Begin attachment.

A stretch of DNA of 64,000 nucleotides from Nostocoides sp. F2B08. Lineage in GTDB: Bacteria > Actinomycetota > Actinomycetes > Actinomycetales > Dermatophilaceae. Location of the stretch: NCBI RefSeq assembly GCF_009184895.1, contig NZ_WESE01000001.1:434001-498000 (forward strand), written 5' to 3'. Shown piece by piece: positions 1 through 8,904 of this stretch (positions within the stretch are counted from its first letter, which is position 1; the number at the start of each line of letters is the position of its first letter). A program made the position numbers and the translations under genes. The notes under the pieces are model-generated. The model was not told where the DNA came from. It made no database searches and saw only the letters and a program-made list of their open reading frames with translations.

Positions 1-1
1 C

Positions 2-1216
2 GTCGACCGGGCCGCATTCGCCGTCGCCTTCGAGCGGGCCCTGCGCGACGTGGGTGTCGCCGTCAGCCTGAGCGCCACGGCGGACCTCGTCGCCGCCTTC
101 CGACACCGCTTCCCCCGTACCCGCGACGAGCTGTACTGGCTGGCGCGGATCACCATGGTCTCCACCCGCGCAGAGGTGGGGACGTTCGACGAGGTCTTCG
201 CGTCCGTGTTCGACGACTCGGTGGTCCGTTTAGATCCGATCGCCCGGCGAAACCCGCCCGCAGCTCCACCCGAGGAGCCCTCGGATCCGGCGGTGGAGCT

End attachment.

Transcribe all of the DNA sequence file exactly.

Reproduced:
A stretch of DNA of 64,000 nucleotides from Nostocoides sp. F2B08. Lineage in GTDB: Bacteria > Actinomycetota > Actinomycetes > Actinomycetales > Dermatophilaceae. Location of the stretch: NCBI RefSeq assembly GCF_009184895.1, contig NZ_WESE01000001.1:434001-498000 (forward strand), written 5' to 3'. Shown piece by piece: positions 1 through 8,904 of this stretch (positions within the stretch are counted from its first letter, which is position 1; the number at the start of each line of letters is the position of its first letter). A program made the position numbers and the translations under genes. The notes under the pieces are model-generated. The model was not told where the DNA came from. It made no database searches and saw only the letters and a program-made list of their open reading frames with translations.

Positions 1-1
1 C

Positions 2-1216
2 GTCGACCGGGCCGCATTCGCCGTCGCCTTCGAGCGGGCCCTGCGCGACGTGGGTGTCGCCGTCAGCCTGAGCGCCACGGCGGACCTCGTCGCCGCCTTC
101 CGACACCGCTTCCCCCGTACCCGCGACGAGCTGTACTGGCTGGCGCGGATCACCATGGTCTCCACCCGCGCAGAGGTGGGGACGTTCGACGAGGTCTTCG
201 CGTCCGTGTTCGACGACTCGGTGGTCCGTTTAGATCCGATCGCCCGGCGAAACCCGCCCGCAGCTCCACCCGAGGAGCCCTCGGATCCGGCGGTGGAGCT